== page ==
- Printed graphic on front chest
- Logo graphic printed on back neck
- Double-needle sleeve and bottom hem
- Preshrunk to minimize shrinkage
- Set-in Rib Collar with Shoulder to Shoulder Taping
This September, The Hundreds is honoring the cultural-historical gift left by the world’s most famous Mexican female artist, Frida Kahlo. Celebrated for her art that followed the themes of self-discovery and life & death, Kahlo simultaneously documented the Mexican societal cultural movement of the ‘30s by mixing fantasy with her reality. Kahlo’s artistic career has been stamped with agony after being involved in a severe bus accident at the age of 18 that deterred her ability to walk for three months and left her with lifelong chronic pain. Forced to abandon medical school, Kahlo refound her passion for painting during her time on bed rest. With a custom easel that allowed her to paint in bed and a mirror placed on the canopy, she began her famous, recurring series of self-portraitures.
Her artistic style changed after her marriage to renowned Mexican painter, Diego Rivera, as the couple went through the rough phases of a troubling romance. Constantly on an introspection path, Khalo’s work left an iconic historical print that will continue to be remembered for years to come. While reaching newfound accolades during her lifetime, such as being the first Mexican artist to be featured in the Louvre’s collection, Kahlo’s artwork also received posthumous praise after being marked as “one of the most significant artists of the twentieth century.” Along her route of self-discovery, Kahlo often broke traditional societal norms when experimenting with her gender, sexuality, and wardrobe. Her nonconformist sentiments inspired the likeness of Chicano communities including feminist and LGBTQ+ movements, all of which underline the fight for self-expression and identity.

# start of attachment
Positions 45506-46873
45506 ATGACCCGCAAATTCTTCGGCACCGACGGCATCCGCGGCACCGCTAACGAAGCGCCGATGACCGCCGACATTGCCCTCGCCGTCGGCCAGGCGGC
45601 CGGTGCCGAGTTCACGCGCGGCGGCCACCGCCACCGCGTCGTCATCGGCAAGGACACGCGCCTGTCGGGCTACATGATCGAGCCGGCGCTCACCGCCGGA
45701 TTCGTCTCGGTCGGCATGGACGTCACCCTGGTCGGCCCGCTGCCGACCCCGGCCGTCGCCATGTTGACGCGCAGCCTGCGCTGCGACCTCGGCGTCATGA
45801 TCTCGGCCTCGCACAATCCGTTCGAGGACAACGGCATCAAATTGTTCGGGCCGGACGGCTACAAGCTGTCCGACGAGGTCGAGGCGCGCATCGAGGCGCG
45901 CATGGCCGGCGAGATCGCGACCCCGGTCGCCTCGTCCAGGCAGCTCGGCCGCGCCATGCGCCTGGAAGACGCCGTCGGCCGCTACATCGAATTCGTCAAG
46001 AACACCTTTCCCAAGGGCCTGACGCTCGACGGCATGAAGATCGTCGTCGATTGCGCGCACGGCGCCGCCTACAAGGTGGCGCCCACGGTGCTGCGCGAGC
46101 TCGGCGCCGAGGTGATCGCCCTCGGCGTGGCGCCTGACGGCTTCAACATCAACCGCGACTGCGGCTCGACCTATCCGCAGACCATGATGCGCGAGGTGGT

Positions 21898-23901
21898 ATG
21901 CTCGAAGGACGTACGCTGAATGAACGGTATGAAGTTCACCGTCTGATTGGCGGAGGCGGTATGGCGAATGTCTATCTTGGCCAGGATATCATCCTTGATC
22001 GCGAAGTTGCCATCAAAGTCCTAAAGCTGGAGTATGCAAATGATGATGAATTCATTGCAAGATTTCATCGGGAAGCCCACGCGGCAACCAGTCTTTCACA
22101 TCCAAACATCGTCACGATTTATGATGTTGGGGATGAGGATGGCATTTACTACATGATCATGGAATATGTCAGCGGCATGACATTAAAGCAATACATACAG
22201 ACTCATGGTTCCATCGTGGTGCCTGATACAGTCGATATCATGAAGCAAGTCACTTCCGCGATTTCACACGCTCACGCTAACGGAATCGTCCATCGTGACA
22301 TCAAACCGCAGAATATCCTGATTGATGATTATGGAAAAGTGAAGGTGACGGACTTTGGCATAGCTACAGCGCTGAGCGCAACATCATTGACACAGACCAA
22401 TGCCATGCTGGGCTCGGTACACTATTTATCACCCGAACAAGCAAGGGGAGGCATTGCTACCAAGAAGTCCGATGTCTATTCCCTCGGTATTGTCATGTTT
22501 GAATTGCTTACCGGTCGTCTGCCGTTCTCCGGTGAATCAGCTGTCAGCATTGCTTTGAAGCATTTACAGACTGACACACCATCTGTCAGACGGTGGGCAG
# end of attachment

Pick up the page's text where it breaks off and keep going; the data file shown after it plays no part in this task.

We are proud to highlight the impact Frida Kahlo made on Latinx culture with a collection that highlights the icon’s self-portraits, the photography inspired by her resilience, and a take of our Adam Bomb mascot in a traditional sugar skull iteration.